The Skyline Trail

The Skyline Trail in Jasper has been on my list for a long time – longer perhaps than Robson’s Berg Lake. This year, we were vigilant and booked as soon as reservations opened. And last Tuesday we set off.

We spent our first night in Whistlers Campground, then drove to the end point of the trail where a shuttle picked us up to deposit us at the start point about 44 kilometres south. There we heaved on our packs and set off on a very pretty trail winding its way up through the forest. Smoke from a multitude of forest fires obliterated distant views for most of our trek – but we caught glimpses – and our close-in views were so epic they more than made up for anything we may have missed.

On our first day we trekked to Snowbowl. After rising through the forest, we were in glorious meadows so vast they felt more like rolling foothills with grassy plains all around. What a landscape! In the early afternoon we arrived at Snowbowl, although at first we weren’t quite sure about it. We were used to camping in places like Robson or Strathcona. Jasper is, apparently, a different experience. Tent pads were barren clay and toilets were open-air affairs. Picnic tables were rickety and there was no central kitchen or cook house. We were surprised. But hey – you go with the flow, right?

One of the finest parts of the day was our trek to a creek to refill with water (yes, the camp site was also dry!). While Simon pumped water, I lay down in the meadow, feeling like a character in “Heidi.” Heaven – sheer, pure heaven. And then Simon joined me and the peace was perfect.

After an early night (what else is there to do?) we got up equally early and were back on the trail by 7.15. We’d heard grim stories about “The Notch,” the steepest ascent on the trail and supposedly tricky at the top depending on snow conditions.

No matter – we travelled through more and bigger amazing meadows surrounded by barren mountains and then topped Big Shovel Pass. As we descended through another grandiose valley that had us “wowing” constantly, we finally saw The Notch. Simon made out the trail pretty quickly – and it was impressive: straight up.

And at this point, I should say that the trail is beautifully built and engineered. Perfect in every way. You can only pray that every trail is built like this.

On we went until we arrived at Curator Lake and campground. Up through a boulder field (no builders – the trail went through the field: boulders moved aside!!) And then we went up. Yes, the ascent was steep but there was nothing the least bit scary about any of it, not even at the top. The snow was gone and the way was clear and easy. At the top we took a few minutes to take photos and then began the next four kilometres of what is, reputedly, the quintessential part of the Skyline: a trail meandering high on the ridge with expansive views stretching all the way to Mount Robson on one side and the Queen Elizabeth range with its gorgeous valleys on the other. The wind up here is relentless – always. Several times Simon had to grab me by my pack to help me balance as I took photos. And yes, there was even a time or two he kept hold of me just to keep me from being blown away. I exaggerate not.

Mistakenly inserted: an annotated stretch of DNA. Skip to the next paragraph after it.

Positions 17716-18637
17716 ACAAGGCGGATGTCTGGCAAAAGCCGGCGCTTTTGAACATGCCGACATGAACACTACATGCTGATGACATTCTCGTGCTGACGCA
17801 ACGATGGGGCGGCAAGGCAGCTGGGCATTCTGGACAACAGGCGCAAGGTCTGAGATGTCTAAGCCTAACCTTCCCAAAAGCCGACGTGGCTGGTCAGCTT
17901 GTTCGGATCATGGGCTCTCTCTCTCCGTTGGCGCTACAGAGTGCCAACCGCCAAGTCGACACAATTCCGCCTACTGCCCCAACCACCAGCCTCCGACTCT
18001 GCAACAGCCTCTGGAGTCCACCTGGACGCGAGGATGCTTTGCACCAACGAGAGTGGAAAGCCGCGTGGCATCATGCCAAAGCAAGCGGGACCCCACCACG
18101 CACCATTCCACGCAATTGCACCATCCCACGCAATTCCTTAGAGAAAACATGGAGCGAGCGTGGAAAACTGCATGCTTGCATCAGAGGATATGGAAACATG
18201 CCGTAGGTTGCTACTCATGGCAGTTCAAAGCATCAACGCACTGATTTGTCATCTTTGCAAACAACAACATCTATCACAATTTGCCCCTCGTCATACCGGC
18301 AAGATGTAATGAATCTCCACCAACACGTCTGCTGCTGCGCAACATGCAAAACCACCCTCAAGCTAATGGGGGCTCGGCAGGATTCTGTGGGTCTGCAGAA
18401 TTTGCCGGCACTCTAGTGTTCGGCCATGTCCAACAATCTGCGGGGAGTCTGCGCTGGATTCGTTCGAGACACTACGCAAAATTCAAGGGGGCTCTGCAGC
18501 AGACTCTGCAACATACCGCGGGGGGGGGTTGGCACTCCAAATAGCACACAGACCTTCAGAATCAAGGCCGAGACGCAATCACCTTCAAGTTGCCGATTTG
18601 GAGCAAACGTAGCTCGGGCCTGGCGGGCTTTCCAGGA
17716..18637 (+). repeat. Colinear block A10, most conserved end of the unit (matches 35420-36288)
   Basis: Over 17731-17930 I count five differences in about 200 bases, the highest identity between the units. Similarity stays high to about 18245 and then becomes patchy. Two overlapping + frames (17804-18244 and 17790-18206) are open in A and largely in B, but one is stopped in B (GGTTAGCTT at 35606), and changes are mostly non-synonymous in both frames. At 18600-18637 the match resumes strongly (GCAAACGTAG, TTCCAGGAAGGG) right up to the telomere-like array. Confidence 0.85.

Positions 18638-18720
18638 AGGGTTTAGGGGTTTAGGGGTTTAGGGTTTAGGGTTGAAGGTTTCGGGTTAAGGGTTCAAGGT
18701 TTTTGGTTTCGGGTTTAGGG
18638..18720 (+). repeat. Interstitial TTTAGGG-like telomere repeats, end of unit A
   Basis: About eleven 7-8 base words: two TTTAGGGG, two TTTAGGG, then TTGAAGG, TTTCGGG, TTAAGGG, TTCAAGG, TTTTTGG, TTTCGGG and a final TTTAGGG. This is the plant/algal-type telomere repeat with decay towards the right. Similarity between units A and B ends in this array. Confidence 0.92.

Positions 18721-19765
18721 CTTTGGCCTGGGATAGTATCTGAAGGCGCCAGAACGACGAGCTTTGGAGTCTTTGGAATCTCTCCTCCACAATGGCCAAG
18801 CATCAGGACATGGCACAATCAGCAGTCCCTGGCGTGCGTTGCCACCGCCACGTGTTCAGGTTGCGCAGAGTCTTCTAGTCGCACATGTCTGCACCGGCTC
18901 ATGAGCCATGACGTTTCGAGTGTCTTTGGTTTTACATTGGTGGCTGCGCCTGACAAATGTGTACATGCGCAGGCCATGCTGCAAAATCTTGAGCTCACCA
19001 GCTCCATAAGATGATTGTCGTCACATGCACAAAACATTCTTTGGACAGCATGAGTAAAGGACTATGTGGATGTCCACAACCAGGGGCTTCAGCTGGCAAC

But every step was worth it in this magnificent alpine tundra. Finally we topped out over our first view of Tekarra Mountain and the valley far below. The descent was gentle and delightful with dozens more wows along the way. After setting up our tent mid-afternoon, we wandered a bit, drank in the views and again – another early night. The next morning we were on the trail shortly after seven and, for the most part, booted it down to the trailhead and our car, arriving at about 10.30 a.m. Total ascent – about 2,000 metres with about 1500 metres of descent.

After that – a long drive back but still getting home before dark. Showers!!!! Hot showers! We were soooo stinky. Oh yes – also – a real bed! A down duvet! Ahhhh. It was cold at night up on that ridge. I didn’t get much sleep for three nights and even with my sleeping bag liner, I spent most of those night hours shivering. I suspect a down sleeping bag is in my future.

But what a glorious three days! We saw loads of fat, happy marmots, most of them very close up and completely unconcerned about us. We also saw tons of ground squirrels and a few picas. We played silly word games at night before sleep and on our return trip to the car – laughing, giggling, having the time of our lives. Skyline was another amazing and wondrous thing to share with my love.

Tomorrow: Alps Alturas! A continuation of bliss.

About goodyniosi

Writer, avid(!!!) hiker - living life to the fullest. Love, life, bliss - getting high on getting high (in the alpine that is)
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2 Responses to The Skyline Trail

  1. Chris says:

    Memories from 20+ years ago. I preferred to do it from the jasper end… ending at Maligne, then it was easy to hitch a ride back to my car. Get the fire road over with first. Got blown off my feet up there once as well… Nice pics. it’s a lovely lonesome landscape up there.

  2. goodyniosi says:

    yes – it’s wonderful. And now you don’t have to hitchhike – there’s a hikers shuttle! 🙂

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